It’s hard to believe Flying Wild Hog’s Shadow Warrior games started off as a retro revival of the 3D Realms’ 1997 Build Engine title. While the 2013 game made references to the original, it was very much its own thing. Then I skipped the second title because it would make me feel lonely to play it by myself, and now we’re at Shadow Warrior 3, and it’s unrecognizable.
That’s where we were last year, I guess. This is Shadow Warrior 3: Definitive Edition.
The Definitive Edition comes with survival mode and a new game plus, but otherwise, it’s the same Wang. I haven’t gotten intimate with this Wang yet, so thankfully, my experience will never not be definitive.
Shadow Warrior 3: Definitive Edition (PS4, Xbox Series X|S, (PC [reviewed])
Developer: Flying Wild Hog
Publisher: Devolver Digital
Released: February 16, 2023
Sometime after whatever happened in Shadow Warrior 2, the world is in ruins because a dragon has been running amok. It’s kind of hard to believe that there ever was a world since all the wreckage you see seems to have existed in a weird mash-up of ancient China and feudal Japan. It’s colorful, at least.
Series protagonist, Lo Wang, has tried and failed to take the dragon down and, as a result, has lost his significant self-confidence. Orochi Zilla shows up one day with a plan to take the dragon down. It relies on the mask of Wang’s dead spirit friend, Hoji. And then we just kind of stagger down that train of thought, trying to take down the dragon and hoping that something eventually works.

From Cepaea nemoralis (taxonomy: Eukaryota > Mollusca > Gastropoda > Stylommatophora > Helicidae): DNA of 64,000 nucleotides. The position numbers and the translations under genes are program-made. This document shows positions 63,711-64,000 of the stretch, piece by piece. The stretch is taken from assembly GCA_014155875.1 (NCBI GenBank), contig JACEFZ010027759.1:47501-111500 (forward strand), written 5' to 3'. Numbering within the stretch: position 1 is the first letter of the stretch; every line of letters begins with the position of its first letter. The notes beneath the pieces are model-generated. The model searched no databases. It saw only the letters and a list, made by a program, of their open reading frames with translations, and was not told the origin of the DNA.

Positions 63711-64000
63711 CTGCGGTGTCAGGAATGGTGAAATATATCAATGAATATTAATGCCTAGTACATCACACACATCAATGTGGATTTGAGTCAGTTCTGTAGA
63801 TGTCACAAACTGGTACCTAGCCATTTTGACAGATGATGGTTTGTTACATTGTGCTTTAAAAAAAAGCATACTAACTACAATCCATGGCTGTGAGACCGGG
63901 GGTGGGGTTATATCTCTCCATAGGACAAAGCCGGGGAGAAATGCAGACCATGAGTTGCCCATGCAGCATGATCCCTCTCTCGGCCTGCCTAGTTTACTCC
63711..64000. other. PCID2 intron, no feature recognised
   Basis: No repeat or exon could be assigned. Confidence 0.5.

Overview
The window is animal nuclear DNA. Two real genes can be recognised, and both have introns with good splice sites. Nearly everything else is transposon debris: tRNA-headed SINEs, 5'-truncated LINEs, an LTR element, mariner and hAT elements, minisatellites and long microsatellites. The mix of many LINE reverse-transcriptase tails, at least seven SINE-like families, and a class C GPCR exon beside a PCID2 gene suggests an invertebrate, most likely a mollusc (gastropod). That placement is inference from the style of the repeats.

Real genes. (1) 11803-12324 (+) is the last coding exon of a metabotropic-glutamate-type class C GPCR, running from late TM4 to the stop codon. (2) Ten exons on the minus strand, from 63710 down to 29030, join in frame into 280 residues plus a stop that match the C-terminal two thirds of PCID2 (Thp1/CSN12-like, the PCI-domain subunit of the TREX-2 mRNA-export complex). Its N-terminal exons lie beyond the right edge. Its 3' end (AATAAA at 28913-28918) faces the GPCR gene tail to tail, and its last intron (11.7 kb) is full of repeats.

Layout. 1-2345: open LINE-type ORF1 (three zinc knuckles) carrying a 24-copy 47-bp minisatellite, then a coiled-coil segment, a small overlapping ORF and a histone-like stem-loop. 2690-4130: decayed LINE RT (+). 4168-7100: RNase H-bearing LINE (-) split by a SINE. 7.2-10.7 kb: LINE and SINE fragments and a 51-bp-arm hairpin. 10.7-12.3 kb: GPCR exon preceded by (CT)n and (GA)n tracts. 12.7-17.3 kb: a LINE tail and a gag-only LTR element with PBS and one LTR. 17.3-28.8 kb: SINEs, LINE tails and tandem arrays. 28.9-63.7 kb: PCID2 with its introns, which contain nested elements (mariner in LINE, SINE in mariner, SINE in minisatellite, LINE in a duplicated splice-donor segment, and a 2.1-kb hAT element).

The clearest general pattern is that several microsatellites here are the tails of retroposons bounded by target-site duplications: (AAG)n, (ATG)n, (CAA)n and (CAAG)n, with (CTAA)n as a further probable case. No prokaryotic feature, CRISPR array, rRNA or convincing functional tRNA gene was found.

Shadow Warrior 3 is obviously not too committed to the whole story thing. At least, I hope that’s not what it had in mind. Otherwise, I just tried to soften the blow and punched through the back of its head. Because the story is pretty horrible. It’s a bunch of half-developed characters bickering with Wang, and since everything is destroyed, they are the only characters there are. It’s a hard world to feel like saving when every character is a self-described dick, and no one else was important enough to stick around.
The gameplay is where it’s really at. Shadow Warrior 3 apes Doom Eternal pretty hard, with a focus on short arenas that you sprint between. If you’re observant, you can see when you’re about to drop into one because the level suddenly opens up to be wider than a spaghetti noodle, and there are usually pick-ups lying around.
Between these arenas are free-running sections. Largely, you just look for obvious indications of where to go next, then dash toward them. There’s wall running, grappling, and sliding, with some variation in between.
The arenas themselves have you facing off against a growing gallery of baddies. Once again, it takes cues from Doom Eternal. Enemies drop different flavors of murder fuel depending on how you hit them. If you shoot them, they drop health, but if you’re low on ammo, you can give them a thwack with your katana to get them to bleed bullets. It puts the focus on fast movement and constant aggression, which is a really fun approach to gunplay.